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Special Workshop
Minorities and Applied Mathematics Connections to Industry
October 4-6, 1996
Sponsored by Honeywell

PostScript and PDF versions of this report are available.

  Organizers
Raymond Johnson
Fletcher Jones
James Turner
  Workshop Report

Preparing for opportunities was the theme of a workshop on Minorities and Applied Mathematics -Connections to Industry, held October 4--6, 1996 at the Institute for Mathematics and its Applications (IMA), University of Minnesota. Approximately sixty invited minorities in mathematical sciences attended the workshop. Of these, forty were Ph.D. students from mathematical sciences departments in North America; the other twenty participants represented a range of professional experience from postdoc to senior scientist. Also attending were Avner Friedman, Director of the IMA; Robert Gulliver, Associate Director of the IMA; and Barry Cipra, a science writer.

The workshop was arranged by the IMA Director and the organizers to provide an atmosphere in which minority graduate students could hear about the research and careers associated with applying mathematics to real-world problems. The real-world problems presented to students involved mathematics at all levels from elementary to technical, and showed students the need to communicate across disciplines with scientists and engineers having sophisticated mathematical training. Students began that communication process (listening and speaking) at this workshop. Their careers will be enhanced by this type of exposure; they were encouraged to seek similar opportunties at their home insitutions and in their home regions. Each graduate student attending the workshop agreed to return to their home institution and make a presentation about the workshop, so that its benefits would not be limited to those who attended.

The composition of the workshop--- a relatively small group, mostly graduate students--- was based on the model used at the workshop for women at the IMA in February, 1996 and was intended to create a comfortable and relaxed environment. The workshop contained four components:

  1. Overview talks by senior participants about their technical work and career experiences;
  2. Technical talks about the applications of mathematics associated with various real-world problems;
  3. Focused small-group discussions charged to produce action items for colleges and universities, government laboratories, funding agencies and professional organizations;
  4. An after-dinner talk by Earl Barnes of Georgia Tech describing how the discovery of Karmarkar's algorithm affected IBM's business strategy and the relationship between further developments in the mathematics and changes in strategy by IBM and its competitors.

The minority mathematics community is small, and the workshop was the first opportunity for many of the students to network with minority professionals sharing their interest in mathematics.

The technical talks were uniformly of high quality, and covered a range of applications, including manufacturing of semi-conductors, microstructure of materials, design of a chemical vapor deposition reactor, mathematical problems arising in biology including freezing of tissues for biomedical engineering, dynamics of proteins in aqueous solutions, transport of solutes across cell membranes and reconstruction of images in tomography. The mathematics involved included wavelets, Markov processes, optimization, partial differential equations and computer models. (Abstracts of all the talks are in Section IV below.)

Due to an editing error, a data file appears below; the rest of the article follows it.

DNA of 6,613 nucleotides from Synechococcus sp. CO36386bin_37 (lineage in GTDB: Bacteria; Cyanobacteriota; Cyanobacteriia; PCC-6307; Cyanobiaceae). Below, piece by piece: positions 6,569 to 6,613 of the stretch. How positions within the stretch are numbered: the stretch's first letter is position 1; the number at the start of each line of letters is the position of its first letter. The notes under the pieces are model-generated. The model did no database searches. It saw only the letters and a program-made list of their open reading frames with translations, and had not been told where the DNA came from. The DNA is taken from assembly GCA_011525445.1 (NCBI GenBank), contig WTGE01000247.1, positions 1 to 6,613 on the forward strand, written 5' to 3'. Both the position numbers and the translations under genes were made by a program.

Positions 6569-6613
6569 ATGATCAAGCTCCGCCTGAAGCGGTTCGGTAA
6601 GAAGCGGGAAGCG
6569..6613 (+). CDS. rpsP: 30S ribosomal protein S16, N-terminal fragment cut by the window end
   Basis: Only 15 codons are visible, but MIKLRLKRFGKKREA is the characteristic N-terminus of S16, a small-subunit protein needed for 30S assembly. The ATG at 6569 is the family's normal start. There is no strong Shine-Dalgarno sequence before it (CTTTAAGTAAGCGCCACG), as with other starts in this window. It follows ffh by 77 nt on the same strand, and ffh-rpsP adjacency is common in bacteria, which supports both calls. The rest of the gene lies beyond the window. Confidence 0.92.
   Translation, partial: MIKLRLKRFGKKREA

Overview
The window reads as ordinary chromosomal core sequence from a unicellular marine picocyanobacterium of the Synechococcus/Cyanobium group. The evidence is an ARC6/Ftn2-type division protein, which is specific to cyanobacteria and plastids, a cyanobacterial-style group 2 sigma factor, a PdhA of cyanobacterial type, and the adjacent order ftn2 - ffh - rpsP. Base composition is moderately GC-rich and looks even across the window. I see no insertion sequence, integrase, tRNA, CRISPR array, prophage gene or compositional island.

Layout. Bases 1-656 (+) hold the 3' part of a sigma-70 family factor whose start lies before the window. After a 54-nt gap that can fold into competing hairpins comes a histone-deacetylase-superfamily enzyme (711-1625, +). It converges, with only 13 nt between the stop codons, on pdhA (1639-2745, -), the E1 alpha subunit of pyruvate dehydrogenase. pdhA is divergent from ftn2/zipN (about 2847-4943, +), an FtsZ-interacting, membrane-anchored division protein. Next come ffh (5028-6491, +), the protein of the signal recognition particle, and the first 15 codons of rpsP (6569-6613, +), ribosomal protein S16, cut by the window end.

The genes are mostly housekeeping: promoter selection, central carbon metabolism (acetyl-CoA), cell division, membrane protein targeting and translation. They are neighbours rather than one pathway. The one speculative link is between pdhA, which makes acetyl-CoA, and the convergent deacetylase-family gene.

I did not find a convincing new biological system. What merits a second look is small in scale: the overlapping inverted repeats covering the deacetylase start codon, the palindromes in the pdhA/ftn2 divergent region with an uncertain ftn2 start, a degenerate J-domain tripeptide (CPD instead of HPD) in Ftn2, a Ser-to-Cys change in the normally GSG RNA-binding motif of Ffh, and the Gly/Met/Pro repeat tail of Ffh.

The small-group discussion sessions were also modelled on the program held for women in February. Each group included about twelve people, typically eight graduate students and four senior mathematicians. One or two people served as coordinators to assure that everyone had a chance to speak and to assure that the group covered all relevant topics. One person was designated as recorder to prepare notes of each group's discussions. Another member of each group was asked to present the group's recommendations at the final assembly of all workshop participants. Student volunteers introduced speakers after the morning session, providing another chance for them to practice their communications skills.

The organizing committee was extremely pleased with the workshop. Participants were so enthusiastic that one of their primary suggestions was a request to meet again to see how people had carried out the suggestions made to them. They wanted to use another meeting to practice skills suggested at this workshop, where graduate students would give more of the talks, and would receive advance help in order to make maximum use of the conference.

The primary value of workshops like this is the students' exposure to people like themselves with interests like theirs, who have accomplished what they are striving to accomplish. All mathematicians are members of many communities--- minorities, women, men, analysts, geometers, topologists, applied mathematicians. Workshops like this do not substitute for the specialized meetings of those communities; they serve to demonstrate the existence of a minority mathematics community which is not visible to students isolated in their graduate programs.

The meeting was valuable because minority mathematicians have an unparalleled opportunity. Mathematics research and education are rapidly changing. The minority mathematics community did not prosper under the old model; there is a willingness in our community to consider other models of preparation for a career in research. This workshop showed that minority students are eager to prepare themselves for twenty-first century opportunities.

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